Lark goes bigger than subsidies indication of solar acceptance w/o incentives --- read
Lark Energy, a unit of the homebuilder Larkfleet Ltd., won planning permission to develop a 32-megawatt solar park that will become the U.K.’s largest photovoltaic plant.
The company intends to complete the 35 million-pound ($55 million) plant before April, when subsidies are due to be reduced, according to a statement on its website today. It will install 125,000 solar panels on 150 acres between the runways of a former military airfield in Wymeswold, which is between Leicester and Nottingham in central England.
The project covering the equivalent to about 87 soccer fields has more than six times more capacity than any U.K. solar park in operation. Its development is an indication that the cost of solar panels has fallen so much that developers are working on utility-scale plants too big to qualify for the most lucrative subsidies in Britain.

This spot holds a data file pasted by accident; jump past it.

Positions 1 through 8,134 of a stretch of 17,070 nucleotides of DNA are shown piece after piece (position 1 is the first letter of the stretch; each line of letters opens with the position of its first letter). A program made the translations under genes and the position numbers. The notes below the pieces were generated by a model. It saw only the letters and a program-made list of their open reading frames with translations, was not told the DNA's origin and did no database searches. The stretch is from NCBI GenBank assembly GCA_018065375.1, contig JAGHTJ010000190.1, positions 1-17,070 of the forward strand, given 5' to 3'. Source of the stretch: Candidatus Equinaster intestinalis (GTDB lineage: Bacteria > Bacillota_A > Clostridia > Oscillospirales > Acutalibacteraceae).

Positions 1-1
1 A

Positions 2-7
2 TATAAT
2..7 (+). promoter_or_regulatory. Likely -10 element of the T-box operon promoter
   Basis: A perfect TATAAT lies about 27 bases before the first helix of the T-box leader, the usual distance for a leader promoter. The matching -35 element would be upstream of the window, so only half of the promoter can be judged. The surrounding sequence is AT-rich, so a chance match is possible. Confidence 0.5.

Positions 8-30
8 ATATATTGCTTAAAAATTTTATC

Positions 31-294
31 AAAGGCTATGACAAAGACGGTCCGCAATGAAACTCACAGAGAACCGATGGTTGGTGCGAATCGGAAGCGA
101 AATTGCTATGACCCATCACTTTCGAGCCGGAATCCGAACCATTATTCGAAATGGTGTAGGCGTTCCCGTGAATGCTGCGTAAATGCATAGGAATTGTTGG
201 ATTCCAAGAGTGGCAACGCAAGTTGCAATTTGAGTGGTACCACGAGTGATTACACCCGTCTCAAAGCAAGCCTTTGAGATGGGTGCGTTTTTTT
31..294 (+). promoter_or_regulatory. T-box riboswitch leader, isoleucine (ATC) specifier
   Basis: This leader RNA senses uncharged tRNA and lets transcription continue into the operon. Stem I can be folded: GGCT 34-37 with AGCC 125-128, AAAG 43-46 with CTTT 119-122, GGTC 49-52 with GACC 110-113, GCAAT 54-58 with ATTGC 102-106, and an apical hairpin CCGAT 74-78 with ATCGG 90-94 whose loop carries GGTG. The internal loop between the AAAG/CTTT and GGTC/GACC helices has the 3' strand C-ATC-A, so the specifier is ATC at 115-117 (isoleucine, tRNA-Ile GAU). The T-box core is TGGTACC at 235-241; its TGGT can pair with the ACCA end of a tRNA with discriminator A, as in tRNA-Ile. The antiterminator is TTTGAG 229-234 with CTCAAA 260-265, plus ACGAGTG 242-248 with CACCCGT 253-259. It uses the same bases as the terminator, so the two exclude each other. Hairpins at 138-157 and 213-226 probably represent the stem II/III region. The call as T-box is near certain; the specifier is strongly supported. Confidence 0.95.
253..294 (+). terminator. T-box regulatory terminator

“Lark Energy has played a leading role in demonstrating how large scale renewable energy can be deployed quickly and with the support of the local community,” Jonathan Selwyn, managing director of Lark Energy, said in a statement.
While the scale of the facility is big for Britain, it’s less than half the size of the largest plants in Germany and Italy, which are the leading markets worldwide for solar power. The U.K. guarantees above market rates for solar energy coming from plants smaller than 5 megawatts, a cap intended to limit the cost to consumers of power from utility-scale plants.